5. The University of Southampton study was not specifically designed to investigate the impacts of the Tesco Express outlets on other local retail businesses. Such a study would need to cover a longer time horizon than one year and would need to monitor store closures, openings, refurbishments, etc. However study was able to establish from respondents that:

  • Slightly greater numbers of respondents believed that they now used other local stores more rather than less often than they did one year ago. However, the majority suggested no change in their use of other local stores.
  • Most items now bought at the Tesco Express stores, but not at the One Stop stores prior to conversion, were not bought at local independent stores one year ago – rather they were bought at more distant superstores.

That is to say top-up shopping has, to an overwhelming extent, been diverted from more distant supermarkets, and not from other local independent stores. Indeed several cases of positive spillovers of trade following the opening of the Tesco Express stores were reported by respondents.

6. The qualitative aspects of the study revealed several store-specific concerns at local level – for example traffic congestion and parking provision, and closure/relocation of post office facilities. However, the overall qualitative responses mirrored the quantitative shifts in secondary shopping behaviour, in suggesting broad based local community support for the enhanced local food shopping provision now offered by the Tesco Express conversions

 

Related Staff Member

Notes for editors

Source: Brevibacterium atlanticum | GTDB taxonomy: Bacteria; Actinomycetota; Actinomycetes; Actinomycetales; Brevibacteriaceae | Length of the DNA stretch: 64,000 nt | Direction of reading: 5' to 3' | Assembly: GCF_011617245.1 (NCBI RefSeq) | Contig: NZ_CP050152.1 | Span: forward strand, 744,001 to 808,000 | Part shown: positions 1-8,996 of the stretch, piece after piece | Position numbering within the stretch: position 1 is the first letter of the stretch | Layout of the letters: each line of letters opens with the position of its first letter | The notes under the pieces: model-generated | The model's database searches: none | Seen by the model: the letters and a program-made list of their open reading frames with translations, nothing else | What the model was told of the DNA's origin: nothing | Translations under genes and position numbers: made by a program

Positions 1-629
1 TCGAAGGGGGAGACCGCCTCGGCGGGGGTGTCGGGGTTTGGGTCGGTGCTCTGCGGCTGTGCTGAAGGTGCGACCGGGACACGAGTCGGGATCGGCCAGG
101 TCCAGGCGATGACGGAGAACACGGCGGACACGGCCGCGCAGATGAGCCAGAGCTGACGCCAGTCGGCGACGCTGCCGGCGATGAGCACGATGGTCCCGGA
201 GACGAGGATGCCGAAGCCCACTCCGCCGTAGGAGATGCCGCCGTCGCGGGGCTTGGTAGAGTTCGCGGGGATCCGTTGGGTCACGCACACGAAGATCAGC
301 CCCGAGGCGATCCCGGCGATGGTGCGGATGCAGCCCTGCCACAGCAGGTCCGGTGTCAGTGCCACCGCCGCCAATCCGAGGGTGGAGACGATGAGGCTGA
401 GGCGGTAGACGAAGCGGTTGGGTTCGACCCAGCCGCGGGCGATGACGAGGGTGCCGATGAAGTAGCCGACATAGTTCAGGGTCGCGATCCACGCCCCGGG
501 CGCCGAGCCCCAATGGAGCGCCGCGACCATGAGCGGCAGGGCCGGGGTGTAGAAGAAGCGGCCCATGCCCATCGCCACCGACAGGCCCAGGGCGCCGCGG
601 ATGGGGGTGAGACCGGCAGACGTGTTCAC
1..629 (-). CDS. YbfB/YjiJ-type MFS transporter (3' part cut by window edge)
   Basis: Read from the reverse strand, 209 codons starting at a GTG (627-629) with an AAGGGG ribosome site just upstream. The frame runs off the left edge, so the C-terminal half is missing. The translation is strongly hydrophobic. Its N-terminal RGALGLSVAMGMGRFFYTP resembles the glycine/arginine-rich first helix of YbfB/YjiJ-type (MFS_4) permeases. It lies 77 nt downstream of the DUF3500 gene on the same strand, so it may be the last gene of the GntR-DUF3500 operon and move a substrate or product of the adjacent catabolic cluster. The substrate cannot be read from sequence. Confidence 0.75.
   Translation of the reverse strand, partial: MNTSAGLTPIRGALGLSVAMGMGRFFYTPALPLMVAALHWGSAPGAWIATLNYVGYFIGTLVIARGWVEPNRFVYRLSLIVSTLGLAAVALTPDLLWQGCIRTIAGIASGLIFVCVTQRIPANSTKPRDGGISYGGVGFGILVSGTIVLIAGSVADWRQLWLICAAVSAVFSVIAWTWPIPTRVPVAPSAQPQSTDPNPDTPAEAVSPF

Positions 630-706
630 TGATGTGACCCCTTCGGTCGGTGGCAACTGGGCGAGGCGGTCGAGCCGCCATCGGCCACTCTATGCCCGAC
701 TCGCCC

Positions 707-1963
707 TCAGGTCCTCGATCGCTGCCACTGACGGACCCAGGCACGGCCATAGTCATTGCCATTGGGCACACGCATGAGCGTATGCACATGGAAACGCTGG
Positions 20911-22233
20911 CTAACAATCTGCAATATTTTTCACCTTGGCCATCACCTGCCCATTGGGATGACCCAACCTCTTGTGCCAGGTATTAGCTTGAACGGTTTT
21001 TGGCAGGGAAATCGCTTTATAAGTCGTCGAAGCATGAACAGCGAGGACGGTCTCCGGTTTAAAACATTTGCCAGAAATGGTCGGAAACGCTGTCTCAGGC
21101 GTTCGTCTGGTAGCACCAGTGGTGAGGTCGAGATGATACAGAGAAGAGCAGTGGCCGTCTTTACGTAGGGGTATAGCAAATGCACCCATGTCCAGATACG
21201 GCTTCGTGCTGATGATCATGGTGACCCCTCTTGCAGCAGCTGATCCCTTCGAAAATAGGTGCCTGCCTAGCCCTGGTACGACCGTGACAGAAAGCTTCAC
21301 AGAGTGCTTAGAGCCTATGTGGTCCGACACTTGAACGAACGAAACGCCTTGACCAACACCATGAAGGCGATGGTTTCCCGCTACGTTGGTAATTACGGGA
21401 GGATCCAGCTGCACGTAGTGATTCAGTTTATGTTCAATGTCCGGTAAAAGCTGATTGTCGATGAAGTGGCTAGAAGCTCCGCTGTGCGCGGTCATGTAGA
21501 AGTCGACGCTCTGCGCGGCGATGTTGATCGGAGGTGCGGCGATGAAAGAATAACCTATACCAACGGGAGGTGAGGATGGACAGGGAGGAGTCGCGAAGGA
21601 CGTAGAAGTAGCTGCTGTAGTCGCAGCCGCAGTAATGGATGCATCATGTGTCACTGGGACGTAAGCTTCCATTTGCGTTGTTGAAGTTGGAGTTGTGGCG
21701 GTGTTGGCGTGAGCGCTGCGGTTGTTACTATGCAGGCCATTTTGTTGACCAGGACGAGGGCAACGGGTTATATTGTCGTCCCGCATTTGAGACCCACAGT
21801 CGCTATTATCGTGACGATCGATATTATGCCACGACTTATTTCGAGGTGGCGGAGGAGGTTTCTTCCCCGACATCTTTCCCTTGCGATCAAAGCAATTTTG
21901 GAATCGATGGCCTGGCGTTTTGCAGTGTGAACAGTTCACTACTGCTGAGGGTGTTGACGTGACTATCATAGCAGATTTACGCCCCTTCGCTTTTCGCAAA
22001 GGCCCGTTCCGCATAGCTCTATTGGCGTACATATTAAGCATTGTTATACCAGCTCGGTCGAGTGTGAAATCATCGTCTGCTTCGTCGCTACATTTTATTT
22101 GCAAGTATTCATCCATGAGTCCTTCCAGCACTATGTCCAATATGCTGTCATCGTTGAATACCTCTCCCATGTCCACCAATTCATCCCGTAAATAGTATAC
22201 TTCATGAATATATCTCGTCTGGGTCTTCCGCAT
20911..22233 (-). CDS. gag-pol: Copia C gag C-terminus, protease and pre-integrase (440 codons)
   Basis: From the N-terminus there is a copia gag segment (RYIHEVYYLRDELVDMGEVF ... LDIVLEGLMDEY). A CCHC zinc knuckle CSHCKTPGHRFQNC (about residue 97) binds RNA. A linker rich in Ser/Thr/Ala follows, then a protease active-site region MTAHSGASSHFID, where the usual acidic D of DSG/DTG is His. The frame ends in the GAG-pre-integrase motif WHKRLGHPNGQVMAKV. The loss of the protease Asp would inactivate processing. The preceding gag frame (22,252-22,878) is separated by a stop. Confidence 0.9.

1. The research was commissioned by Tesco, but conducted independently of the company, with no involvement in its design, execution, or analysis. The University of Southampton retains full rights both to the intellectual property rights of the study, and to publish any findings (negative or positive to the sponsor) which emerged from it. A group of academic experts from other universities provided a peer review function throughout the project.
  2. The four local communities were the semi-rural communities of Whitchurch, Four Marks and New Alresford, together with the low-income inner-city community of St Marys, Southampton. All four communities studied had experienced the conversion of a previous One Stop convenience store to a Tesco Express between August and December 2004.
  3. A total of 650 respondents provided information on their current shopping behaviour, their shopping behaviour one year previously (prior to the conversion), their perceptions of changes in the shopping environment, and basic demographic, household structure, car availability and attitudinal information. The research took place from March to July 2005.
  4. The University of Southampton is one of the UK's top 10 research-led universities, with a global reputation for excellence in both teaching and research. With first-rate opportunities and facilities across a wide range of subjects in science and engineering, health, arts, humanities and social sciences, the University has around 20,000 students and 5000 staff at its campuses in Southampton and Winchester. Its annual turnover is in the region of £274 million.
  5. Southampton is recognised internationally for its leading-edge research in engineering, science, computer science and medicine, and for its strong enterprise agenda. It is home to world-leading research centres, including the National Oceanography Centre, Southampton; the Institute of Sound and Vibration Research; the Optoelectronics Research Centre; the Textile Conservation Centre; the Centre for the Developmental Origins of Health and Disease; and the Mountbatten Centre for International Studies.